But the most important tool in anyone's arsenal is research.
    Don't listen to only one source, and try to know what it is you are looking for.. it does no good to only look for good news.
    13 Jan 2013, 03:35 PM Reply Like
  • OldWarrior
    , contributor
    Comments (2677) | Send Message
    I only read the articles when I go to Yahoo Finance, not the comments like on SA as there are just too many Yahoos on Yahoo.
    Google and Bloomberg are better places to go.
    14 Jan 2013, 10:59 PM Reply Like
  • Eld
    , contributor
    Comments (376) | Send Message
    I personnaly look at the cash-flows generation, how sustainable they are (by crossing with industry dynamics & competitors). I also look at the intrinsic value, and then I compare the overall with market cap and my forecasts.


    I also look at technical analysis to enter/leave a stock.
    15 Jan 2013, 09:13 AM Reply Like
  • OldWarrior
    , contributor
    Comments (2677) | Send Message
    If you want to screen with Technicals, My method is to start with comparing PE, and Price to Cash Flow. I personally only go to technicals deeper into my Eval process, and then to weed out otherwise equally attractive stocks based on Fundamentals. For my purposes, Technicals are more for developing an exit strategy than an entry point. If I am reaching a PT or TT on a stock, a quick look at PE and PTCF will often tell me if a stock is getting "grey Haired"
    16 Jan 2013, 11:22 PM Reply Like
  • Charles Santerre
    , contributor
    Comments (1224) | Send Message
    Author’s reply » Bilton:
    Would you be interested and have time to paint us a scenario, real or fictitious, on how you decide to buy or sell a stock, and for how long?
    Also, how do you combat having blood shot eyes at the end of the day staring at monitors, or plain boredom?
    Do you just research companies that interest you and is it that research that finds you stocks to day trade or invest?
    I am sure many here would find your answer a good read as usual.
    Thank you, Charles.
    17 Jan 2013, 09:09 AM Reply Like
  • bilton
    , contributor
    Comments (2425) | Send Message
    Charles, that would take a long time to explain. There are many ways to trade but like I tell people who PM me about getting into day trading, it takes a lot of education (learning and/or experience) from understanding markets to economic/other external influences to technical analysis. I tell everyone to start with the two Jesse Livermore books. He nailed how markets have worked for over 100 years. All this talk about fairness and disclosure is just smoke and mirrors. When he traded, there were bucket shops. In late 20th century, it was day trading rooms. Today it is online trading. They are all the same. First thing you have to understand is YOU do not have the same data as someone who pays for information or works for a big trading firm They get news before you do. They get analysis before you and likely in greater depth. They can substantiate rumor faster than you. They get everything before you do. But none of it matters because you are only competing against the data (in the form of quotes) that is presented to you and not to anyone else. Even being on the same broker tools, it is highly unlikely the data arrives to someone else at the exact same fraction of a second. HFT megamachines, who cares. Big money bank quant program trading, who cares. With that mindset, you learn to understand the "cycles" presented to you. With technical analysis, you can see where buyers and sellers in your data reference are becoming indecisive and when one side decides to take a new leap of faith.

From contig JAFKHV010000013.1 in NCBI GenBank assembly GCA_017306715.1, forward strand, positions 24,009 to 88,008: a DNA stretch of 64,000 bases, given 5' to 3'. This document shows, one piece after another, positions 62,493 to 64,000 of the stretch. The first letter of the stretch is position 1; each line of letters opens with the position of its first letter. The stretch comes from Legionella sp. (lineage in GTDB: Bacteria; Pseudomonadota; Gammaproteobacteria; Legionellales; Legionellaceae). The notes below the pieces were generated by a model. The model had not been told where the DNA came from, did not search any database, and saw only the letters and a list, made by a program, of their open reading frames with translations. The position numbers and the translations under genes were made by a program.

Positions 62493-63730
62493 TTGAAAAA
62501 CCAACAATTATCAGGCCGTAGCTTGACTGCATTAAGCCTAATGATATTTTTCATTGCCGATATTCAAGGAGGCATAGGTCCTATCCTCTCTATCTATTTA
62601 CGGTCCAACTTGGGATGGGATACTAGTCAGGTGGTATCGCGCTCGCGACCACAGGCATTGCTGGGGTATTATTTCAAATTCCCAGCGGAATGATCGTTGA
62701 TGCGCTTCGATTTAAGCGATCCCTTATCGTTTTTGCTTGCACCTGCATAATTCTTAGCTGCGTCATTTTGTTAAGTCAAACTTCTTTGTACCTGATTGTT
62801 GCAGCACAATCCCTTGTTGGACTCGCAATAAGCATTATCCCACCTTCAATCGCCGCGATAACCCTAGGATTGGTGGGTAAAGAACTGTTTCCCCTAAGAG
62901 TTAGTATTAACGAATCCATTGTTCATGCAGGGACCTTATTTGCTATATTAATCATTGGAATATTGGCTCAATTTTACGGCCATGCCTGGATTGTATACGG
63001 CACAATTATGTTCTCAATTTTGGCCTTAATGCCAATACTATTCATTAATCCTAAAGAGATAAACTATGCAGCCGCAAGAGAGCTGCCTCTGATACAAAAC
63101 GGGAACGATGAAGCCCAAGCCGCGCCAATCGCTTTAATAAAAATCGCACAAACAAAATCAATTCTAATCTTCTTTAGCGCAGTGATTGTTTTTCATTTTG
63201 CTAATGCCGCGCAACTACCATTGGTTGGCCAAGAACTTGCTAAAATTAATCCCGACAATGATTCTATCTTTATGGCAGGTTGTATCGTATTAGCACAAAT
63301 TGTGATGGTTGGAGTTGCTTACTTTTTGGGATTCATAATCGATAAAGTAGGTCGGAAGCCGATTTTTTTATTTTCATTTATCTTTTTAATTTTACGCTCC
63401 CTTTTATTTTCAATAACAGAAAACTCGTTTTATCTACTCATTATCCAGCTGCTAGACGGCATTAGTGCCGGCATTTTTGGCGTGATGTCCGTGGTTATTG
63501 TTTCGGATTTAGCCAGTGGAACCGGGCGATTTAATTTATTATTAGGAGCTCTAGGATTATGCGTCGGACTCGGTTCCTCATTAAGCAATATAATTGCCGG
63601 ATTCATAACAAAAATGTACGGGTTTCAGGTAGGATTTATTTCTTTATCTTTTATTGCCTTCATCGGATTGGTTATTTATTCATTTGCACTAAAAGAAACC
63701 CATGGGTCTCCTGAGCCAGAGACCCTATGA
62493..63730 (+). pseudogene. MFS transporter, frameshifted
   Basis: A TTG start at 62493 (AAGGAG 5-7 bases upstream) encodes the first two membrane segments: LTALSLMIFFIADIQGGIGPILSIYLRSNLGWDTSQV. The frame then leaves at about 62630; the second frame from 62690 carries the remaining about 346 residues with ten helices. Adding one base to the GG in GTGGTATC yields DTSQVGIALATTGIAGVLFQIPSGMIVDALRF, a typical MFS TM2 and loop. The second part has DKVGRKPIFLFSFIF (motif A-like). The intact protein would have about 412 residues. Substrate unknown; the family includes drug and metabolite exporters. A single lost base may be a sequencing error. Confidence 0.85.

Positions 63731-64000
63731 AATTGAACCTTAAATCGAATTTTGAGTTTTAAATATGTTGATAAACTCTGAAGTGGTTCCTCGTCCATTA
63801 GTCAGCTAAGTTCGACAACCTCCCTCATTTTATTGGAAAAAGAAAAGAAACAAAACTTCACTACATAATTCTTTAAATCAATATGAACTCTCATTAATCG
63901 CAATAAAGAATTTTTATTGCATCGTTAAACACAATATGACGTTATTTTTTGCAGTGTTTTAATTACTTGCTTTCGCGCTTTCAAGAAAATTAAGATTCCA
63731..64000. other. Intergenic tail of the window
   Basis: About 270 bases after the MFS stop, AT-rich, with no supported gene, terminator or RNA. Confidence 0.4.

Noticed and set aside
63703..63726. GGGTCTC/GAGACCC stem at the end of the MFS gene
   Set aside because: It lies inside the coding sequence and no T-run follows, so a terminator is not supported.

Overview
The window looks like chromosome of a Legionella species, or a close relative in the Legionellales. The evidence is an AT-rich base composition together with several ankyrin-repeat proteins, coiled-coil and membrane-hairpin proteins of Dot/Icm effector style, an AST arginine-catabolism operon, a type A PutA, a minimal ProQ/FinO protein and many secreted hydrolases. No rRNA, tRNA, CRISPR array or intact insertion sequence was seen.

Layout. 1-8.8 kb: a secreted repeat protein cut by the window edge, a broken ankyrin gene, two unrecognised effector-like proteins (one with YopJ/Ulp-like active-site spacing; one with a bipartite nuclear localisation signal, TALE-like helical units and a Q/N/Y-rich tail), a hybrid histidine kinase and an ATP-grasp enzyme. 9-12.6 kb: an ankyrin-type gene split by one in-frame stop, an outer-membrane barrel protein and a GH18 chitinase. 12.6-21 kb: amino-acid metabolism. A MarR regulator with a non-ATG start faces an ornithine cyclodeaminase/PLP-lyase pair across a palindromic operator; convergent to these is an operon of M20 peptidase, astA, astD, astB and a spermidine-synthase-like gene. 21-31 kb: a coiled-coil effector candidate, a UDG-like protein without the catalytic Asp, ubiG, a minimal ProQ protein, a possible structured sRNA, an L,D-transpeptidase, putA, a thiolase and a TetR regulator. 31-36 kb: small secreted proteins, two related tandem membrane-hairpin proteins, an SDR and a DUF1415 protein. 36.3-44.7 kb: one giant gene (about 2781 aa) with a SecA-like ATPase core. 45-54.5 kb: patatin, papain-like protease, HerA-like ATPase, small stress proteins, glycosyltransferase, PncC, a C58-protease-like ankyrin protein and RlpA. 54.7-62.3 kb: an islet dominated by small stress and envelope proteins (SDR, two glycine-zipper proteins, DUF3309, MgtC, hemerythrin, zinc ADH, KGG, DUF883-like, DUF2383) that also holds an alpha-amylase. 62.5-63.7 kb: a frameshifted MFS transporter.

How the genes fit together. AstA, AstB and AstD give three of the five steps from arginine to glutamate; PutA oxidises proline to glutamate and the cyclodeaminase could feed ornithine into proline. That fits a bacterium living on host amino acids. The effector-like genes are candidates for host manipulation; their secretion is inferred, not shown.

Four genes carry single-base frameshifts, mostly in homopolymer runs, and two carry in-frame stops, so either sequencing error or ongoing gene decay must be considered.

So, here is one example of trading:


    1) You find a highly volatile stock or ETF with thin bid/ask size and big bid/ask spread that results in 1 to 2 point swings in a few seconds or minutes. What does this mean? You need to understand bid and ask price and size. Bid is what buyers are offering to pay. Ask is what sellers are willing to accept.
    a) Price - These are the currently offered buy and sell price. Best way to see this visually is with a trading book tool. Most stocks like NOK you will see a bid of 4.51 and ask of 4.52. This is a small bid/ask spread. The kind of security we seek is more like a bid of 420.59 and an ask of 420.77. This is an 0.18 spread.
    b) Size - These are the number of shares available at the offered buy and sell price. Best way to see this is with a Time&Sales or LastSale tool. Many stocks have 100s or 1000s at the offer price most of the time. What you want is single or low double digits.


    It is a lot more complicated than this but that's the gist. You have a candidate.